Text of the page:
As the lottery is currently a state operation, it’s staffed by a union: the American Federation of State, County and Municipal Employees. So just as with the governor’s motions toward privatizing Pennsylvania’s wine-and-spirits stores, his yearnings to outsource the lottery to the private sector may be accompanied by the side effect of busting some unions.
The AFSCME Council 13, which represents 233 lottery employees, has filed a suit that seeks to prevent the administration from moving forth with privatization. The lawsuit was filed on behalf of four lottery employees and two senior citizens, whom many believe would get a raw deal from privatization. “The suit alleges that the Lottery Act of 1971 does NOT give the governor the right to privatize the lottery without legislative approval, and that any expansion to include keno and online ticket sales is not provided for in the law and must also be approved by the legislature,” according to AFSCME Council 13.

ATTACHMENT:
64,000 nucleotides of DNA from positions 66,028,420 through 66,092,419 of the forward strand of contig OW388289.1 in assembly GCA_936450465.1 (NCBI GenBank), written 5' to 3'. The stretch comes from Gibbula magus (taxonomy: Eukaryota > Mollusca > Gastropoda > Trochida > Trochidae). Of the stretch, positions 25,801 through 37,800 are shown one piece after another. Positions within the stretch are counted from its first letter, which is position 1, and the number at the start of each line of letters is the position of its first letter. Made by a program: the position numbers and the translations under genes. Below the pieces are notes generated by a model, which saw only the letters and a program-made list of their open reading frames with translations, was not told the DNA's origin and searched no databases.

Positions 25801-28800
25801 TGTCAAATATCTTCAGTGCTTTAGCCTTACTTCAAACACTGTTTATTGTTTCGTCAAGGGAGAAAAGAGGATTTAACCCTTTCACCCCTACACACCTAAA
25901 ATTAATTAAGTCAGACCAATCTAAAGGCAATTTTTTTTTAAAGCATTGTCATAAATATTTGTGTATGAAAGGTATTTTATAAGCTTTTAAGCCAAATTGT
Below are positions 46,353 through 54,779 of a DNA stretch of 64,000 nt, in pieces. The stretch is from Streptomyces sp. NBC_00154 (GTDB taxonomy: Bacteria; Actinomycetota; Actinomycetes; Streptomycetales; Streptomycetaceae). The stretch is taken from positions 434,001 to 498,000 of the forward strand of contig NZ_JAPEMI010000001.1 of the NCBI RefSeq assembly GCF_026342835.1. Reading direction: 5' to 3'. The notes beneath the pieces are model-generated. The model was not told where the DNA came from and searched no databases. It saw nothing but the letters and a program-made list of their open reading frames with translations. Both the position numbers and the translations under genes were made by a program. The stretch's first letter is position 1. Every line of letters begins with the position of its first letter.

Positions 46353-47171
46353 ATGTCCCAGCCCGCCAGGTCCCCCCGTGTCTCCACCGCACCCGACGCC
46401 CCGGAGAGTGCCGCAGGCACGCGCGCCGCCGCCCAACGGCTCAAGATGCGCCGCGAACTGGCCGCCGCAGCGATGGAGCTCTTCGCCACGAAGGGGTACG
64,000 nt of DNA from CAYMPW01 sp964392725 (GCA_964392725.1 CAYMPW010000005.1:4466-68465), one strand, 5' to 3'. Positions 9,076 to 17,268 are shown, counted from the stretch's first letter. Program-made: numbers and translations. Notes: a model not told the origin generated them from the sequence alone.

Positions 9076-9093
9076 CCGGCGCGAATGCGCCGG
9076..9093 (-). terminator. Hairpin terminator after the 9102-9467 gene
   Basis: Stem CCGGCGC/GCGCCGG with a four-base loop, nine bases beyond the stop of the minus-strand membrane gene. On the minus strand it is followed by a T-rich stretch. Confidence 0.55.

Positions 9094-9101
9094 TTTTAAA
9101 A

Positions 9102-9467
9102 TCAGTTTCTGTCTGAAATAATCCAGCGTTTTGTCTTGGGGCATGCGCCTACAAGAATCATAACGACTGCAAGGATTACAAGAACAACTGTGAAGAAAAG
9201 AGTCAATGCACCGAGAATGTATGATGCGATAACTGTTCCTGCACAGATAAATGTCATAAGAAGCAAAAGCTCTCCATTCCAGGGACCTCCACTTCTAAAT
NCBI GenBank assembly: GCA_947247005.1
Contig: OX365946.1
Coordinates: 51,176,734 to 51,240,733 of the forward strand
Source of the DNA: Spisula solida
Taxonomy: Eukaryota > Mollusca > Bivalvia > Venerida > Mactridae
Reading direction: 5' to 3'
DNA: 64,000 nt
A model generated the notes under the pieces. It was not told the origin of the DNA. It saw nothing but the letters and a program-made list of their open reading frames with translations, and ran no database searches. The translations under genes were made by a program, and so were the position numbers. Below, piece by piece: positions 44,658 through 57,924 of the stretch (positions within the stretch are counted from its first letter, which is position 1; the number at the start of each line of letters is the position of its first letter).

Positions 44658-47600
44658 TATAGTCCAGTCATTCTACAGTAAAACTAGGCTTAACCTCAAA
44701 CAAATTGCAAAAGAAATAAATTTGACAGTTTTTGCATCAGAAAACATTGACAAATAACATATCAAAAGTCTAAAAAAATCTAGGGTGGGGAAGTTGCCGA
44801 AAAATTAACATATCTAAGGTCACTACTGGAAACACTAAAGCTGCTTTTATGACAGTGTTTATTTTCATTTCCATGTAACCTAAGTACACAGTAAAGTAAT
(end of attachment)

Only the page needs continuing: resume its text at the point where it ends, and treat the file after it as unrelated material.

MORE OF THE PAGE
The governor’s spokesman, Kevin Harley, has already called the lawsuit frivolous. And it’s worth noting that union workers did not immediately lose their jobs after lotteries were privatized in the aforementioned midwestern states. But, for reasons we’re about to get to, the heads of the unions — and the AFSCME in particular — may have reason to be worried.